Whoo-ee, it's been awhile, hasn't it?! Sorry about that, y'all. You know how it goes. You get busy. Really busy. Then when you have a few spare minutes to blog, the task to update everyone about the goings-on in your life seems so overwhelming that you freeze. And don’t blog. For days. Then you think, well, no one’s reading this dang blog anyway.
So I’ll try to highlight my races and running and everything else over the next few days.
Cherry Blossom 10-Miler: This April 3 race was freezing, with headwinds the first 6 miles. Spring, my ass. Plus, the ground was muddy from heavy rains the day before. There were almost 10,000 runners, and I got boxed in and ran the first 3 miles really slowly.
My SO was running with me – he who has never run 10 miles before – and while he ran slightly faster than me at first, by mile 6, he was starting to breathe raggedly. We had agreed beforehand to run together, so I asked him if he wanted to slow down.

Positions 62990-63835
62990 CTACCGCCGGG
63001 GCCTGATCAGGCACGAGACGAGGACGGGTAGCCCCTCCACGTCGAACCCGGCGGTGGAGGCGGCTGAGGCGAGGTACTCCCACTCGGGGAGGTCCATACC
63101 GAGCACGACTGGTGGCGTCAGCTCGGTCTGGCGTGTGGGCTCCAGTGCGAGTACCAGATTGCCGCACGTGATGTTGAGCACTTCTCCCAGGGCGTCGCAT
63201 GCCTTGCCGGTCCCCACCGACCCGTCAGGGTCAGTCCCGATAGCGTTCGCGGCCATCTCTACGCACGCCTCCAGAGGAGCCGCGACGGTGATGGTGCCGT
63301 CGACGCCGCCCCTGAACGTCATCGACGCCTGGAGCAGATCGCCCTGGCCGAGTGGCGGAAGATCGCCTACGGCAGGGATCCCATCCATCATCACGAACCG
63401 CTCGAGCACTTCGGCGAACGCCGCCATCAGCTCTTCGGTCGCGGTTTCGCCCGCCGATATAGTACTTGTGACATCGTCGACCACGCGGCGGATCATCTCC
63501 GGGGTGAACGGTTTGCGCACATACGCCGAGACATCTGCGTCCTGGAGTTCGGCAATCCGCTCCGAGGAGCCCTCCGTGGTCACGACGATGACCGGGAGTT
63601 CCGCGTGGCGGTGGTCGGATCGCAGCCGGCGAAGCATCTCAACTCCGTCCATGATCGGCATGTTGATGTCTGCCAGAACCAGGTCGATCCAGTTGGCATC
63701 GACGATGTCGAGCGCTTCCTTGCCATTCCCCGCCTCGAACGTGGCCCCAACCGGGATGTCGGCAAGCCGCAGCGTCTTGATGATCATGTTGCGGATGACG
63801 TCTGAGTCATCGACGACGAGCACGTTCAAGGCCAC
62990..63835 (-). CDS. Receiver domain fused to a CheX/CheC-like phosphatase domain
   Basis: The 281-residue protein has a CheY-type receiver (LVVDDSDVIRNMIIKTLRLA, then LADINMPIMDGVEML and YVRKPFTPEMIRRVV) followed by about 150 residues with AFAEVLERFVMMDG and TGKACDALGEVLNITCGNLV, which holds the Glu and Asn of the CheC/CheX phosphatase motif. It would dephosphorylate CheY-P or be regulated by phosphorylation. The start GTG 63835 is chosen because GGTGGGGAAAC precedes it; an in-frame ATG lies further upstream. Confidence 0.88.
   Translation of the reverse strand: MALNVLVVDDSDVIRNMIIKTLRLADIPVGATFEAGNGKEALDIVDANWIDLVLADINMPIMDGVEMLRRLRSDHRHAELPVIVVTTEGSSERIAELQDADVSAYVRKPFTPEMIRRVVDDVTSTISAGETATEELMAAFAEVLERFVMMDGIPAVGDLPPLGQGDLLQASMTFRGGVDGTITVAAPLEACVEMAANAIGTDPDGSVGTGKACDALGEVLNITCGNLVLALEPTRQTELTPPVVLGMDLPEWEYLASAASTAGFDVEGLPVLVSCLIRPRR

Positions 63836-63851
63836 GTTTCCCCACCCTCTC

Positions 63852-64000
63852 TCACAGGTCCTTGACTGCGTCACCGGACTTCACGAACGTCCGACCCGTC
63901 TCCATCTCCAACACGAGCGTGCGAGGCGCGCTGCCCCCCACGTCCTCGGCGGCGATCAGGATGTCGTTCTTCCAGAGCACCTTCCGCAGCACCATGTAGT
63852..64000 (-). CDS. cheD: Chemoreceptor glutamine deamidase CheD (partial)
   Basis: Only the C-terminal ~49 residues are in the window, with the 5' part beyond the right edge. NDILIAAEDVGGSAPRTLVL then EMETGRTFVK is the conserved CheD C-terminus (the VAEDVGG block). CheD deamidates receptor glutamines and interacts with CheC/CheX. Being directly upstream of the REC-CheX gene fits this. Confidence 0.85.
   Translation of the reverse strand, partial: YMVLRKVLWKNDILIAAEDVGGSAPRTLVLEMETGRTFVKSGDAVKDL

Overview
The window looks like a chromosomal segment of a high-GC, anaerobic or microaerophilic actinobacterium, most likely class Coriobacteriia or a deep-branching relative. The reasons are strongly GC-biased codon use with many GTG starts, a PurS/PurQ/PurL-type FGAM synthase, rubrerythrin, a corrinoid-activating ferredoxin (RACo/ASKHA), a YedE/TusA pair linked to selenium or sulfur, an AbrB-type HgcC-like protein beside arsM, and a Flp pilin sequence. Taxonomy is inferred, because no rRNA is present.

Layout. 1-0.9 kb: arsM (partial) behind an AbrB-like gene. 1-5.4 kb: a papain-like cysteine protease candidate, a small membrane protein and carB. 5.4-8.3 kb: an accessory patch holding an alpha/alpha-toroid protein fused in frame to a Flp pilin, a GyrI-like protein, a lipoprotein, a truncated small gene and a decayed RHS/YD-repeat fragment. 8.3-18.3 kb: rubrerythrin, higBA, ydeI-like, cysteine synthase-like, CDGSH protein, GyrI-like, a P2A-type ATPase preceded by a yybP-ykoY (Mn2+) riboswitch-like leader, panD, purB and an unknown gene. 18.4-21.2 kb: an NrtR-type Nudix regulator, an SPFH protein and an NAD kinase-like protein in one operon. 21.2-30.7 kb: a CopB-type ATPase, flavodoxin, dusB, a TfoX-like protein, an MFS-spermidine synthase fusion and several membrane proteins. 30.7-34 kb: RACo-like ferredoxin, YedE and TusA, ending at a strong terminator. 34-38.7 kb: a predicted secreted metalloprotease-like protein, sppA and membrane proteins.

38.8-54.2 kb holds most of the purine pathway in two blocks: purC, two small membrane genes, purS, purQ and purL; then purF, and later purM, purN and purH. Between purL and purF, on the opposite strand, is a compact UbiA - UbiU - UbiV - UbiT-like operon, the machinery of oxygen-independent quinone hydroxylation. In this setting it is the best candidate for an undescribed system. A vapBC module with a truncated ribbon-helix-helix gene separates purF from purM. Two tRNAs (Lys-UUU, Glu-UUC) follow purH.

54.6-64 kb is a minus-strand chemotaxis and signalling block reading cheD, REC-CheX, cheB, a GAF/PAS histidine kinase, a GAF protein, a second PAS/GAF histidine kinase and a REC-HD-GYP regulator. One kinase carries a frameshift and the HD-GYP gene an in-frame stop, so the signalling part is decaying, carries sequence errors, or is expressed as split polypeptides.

“No!” he said, wheezing.
Okay. By then, we were slogging up a long, gradual incline. Still freezing, by the way. I started accelerating after the turn-around, but I could hear my SO still laboring for breath. So I slowed down. But by mile 8, I realized that I wasn’t going to finish in my goal time (1:30) if I didn’t step it up.
So I did, lengthening my strides and quickening my cadence. Luckily, my SO kept within a few yards of me. He looked really tired. I tried to encourage him, i.e. "You're doing great!" and "Almost there!"
All of a sudden, at mile 9, he perked up. “I can see the finish line!” he said and sped waaaay up. He’s 6’ 3 ½” and I’m 5’ 2”, so I had to take 3 steps for every two of his. But I kept up with him.
With about 100 yards to go, he said, “Come on, go faster, you can do it!”
He kept saying that over and over. I was starting to get irritated.
“Be quiet,” I thought grimly to myself. “I didn’t push you when you were about to barf up your breakfast in mile 6.”
With 50 yards to go, dozens of spectators were lined up on both side of the streets, cheering us on and waving their hands. The announcer’s voice boomed over the PA system and the stiff wind snapped the banners at the finishing line.
In the last 20 yards, we're running neck and neck. He yelled, “Come on! Come on!”
My lungs were about to burst. My hamstrings were on fire. And my temper finally snapped. “I’m TRYING!” I yelled back, over the cheers of the crowd.
Then, still pissed: “FUUUU*******K!”
The male runners to the left did a quick double-take. Some onlookers gasped. My SO finally shut up.
We crossed the finish line together in 1:30:57.